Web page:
A first-of-its-kind federal review of studies on cannabis for pain shows mild to moderate relief from pain, but “moderate to large increases” in common adverse events like dizziness and sedation. And, evidence on whole-plant cannabis was “insufficient,” as was the “impact on use of opioids.”
On March 18, the Agency for Healthcare Research and Quality, one of a dozen agencies within the U.S. Department of Health and Human Services (DHHS), released its first annual update for its Living Systematic Review on Cannabis and Other Plant-Based Treatments for Chronic Pain. The ongoing systematic review is focused on “cannabis and other plant-based treatments for chronic pain.”
The Agency initiated the review in late 2020, writing that the “challenges of treating chronic pain in light of the lackluster evidence on opioids, the ongoing opioid crisis, and difficulty in safely prescribing opioids drive a search for alternative pain treatments, including cannabis.” Its first draft systematic review was published in January of this year.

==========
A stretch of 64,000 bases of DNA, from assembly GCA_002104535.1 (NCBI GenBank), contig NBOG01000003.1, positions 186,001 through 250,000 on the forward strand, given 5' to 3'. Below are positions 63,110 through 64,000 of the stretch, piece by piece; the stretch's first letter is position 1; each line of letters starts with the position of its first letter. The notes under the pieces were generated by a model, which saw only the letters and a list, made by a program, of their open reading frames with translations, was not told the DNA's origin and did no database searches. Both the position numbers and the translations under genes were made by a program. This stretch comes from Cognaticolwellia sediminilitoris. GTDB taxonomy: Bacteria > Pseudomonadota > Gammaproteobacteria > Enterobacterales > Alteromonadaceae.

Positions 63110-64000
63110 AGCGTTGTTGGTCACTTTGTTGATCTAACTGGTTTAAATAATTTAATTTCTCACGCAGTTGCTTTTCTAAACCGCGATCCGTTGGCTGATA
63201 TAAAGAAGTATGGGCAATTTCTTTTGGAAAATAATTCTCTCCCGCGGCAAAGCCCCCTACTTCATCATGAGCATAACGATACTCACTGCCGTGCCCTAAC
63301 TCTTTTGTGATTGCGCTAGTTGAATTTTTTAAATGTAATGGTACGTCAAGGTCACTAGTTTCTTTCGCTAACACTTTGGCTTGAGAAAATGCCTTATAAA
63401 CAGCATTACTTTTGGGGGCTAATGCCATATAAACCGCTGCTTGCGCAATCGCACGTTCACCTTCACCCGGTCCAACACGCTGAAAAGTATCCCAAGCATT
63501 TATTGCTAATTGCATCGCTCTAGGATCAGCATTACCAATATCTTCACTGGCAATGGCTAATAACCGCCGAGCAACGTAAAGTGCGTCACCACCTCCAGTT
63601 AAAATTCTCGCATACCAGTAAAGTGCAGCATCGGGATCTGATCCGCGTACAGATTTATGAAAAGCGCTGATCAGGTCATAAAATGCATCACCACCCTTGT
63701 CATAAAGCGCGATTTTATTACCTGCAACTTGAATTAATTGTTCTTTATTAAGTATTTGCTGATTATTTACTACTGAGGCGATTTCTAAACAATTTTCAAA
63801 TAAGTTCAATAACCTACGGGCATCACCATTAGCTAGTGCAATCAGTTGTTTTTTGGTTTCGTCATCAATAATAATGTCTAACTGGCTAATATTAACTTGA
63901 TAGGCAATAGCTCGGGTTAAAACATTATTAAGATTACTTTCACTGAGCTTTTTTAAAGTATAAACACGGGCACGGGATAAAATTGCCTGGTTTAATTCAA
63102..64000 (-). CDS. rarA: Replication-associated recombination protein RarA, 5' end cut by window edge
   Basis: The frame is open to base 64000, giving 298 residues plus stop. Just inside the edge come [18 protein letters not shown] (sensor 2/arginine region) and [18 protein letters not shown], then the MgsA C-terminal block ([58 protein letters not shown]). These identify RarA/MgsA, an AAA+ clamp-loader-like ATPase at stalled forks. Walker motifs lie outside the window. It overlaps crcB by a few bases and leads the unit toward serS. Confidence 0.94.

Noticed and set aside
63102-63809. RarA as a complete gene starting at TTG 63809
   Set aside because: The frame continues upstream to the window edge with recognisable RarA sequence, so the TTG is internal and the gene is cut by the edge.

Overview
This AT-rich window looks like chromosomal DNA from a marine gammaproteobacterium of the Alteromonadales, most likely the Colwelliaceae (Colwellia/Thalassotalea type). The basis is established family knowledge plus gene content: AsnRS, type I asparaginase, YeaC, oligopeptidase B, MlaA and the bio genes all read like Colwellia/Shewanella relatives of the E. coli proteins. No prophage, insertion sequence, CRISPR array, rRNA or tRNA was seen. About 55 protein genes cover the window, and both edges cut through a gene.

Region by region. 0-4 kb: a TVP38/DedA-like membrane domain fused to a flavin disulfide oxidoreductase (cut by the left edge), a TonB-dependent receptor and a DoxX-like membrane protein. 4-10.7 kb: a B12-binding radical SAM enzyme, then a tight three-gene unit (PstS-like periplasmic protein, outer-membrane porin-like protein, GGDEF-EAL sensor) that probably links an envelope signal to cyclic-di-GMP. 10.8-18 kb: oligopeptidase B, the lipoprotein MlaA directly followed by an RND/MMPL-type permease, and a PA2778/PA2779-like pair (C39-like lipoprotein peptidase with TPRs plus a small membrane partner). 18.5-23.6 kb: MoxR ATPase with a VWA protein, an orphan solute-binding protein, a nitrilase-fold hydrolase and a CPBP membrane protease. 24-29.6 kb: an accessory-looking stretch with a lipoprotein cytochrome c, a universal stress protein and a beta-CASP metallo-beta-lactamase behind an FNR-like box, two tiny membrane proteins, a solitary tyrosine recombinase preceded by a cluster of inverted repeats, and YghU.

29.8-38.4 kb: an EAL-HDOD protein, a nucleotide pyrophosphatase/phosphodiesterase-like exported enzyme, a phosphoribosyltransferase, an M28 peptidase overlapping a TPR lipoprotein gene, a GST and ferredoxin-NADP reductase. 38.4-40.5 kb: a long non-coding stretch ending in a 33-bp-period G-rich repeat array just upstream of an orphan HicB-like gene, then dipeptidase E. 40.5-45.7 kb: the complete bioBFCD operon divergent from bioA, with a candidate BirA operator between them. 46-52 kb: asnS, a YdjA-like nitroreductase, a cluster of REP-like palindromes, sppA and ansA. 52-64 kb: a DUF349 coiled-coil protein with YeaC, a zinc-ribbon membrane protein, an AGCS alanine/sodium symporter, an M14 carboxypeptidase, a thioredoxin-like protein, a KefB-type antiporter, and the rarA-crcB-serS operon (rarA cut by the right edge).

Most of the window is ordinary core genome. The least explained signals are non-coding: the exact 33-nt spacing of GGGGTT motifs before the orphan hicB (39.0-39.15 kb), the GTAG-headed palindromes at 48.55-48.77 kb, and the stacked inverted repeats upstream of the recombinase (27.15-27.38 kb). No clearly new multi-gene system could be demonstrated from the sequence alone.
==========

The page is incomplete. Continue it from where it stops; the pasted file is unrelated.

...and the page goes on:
This first annual update included 21 randomized controlled trials and 8 observational studies, and patients had chronic pain that was mostly neuropathic and could be treated in a relatively short window of time (between four weeks and six months).
Studies were gathered based on tetrahydrocannabinol (THC) to cannabidiol (CBD) ratio, for example: high-THC to CBD, similar ratios of THC to CBD, and low-THC to CBD (including solely CBD). Researchers also added a new placebo-controlled randomized controlled trial that included oral CBD, and a new observational study that examined a plant-based solution of 1:1 THC to CBD, compared to the addition of synthetic CBD.
There is “low to moderate strength evidence suggests small to moderate improvements in pain (mostly neuropathic), and moderate to large increases in common adverse events (dizziness, sedation, nausea) with high- and comparable THC to CBD ratio extracted cannabinoids and synthetic products in short-term treatment,” which is one to six months, the review concluded. Regarding high-THC to CBD ratio products, they were “associated with increased risk of withdrawal” because of common adverse events like dizziness, when compared to the placebo.
Researchers found that evidence related to whole-plant cannabis was either unavailable or “insufficient to draw conclusions, despite some new evidence for oral CBD and comparing cannabis-based products.”
The review concluded with yet another call for more research: “Small sample sizes, lack of evidence for moderate and long-term use and other key outcomes, such as other adverse events and impact on use of opioids during treatment, indicate that more research is needed.”
The update is open for public comment until April 22.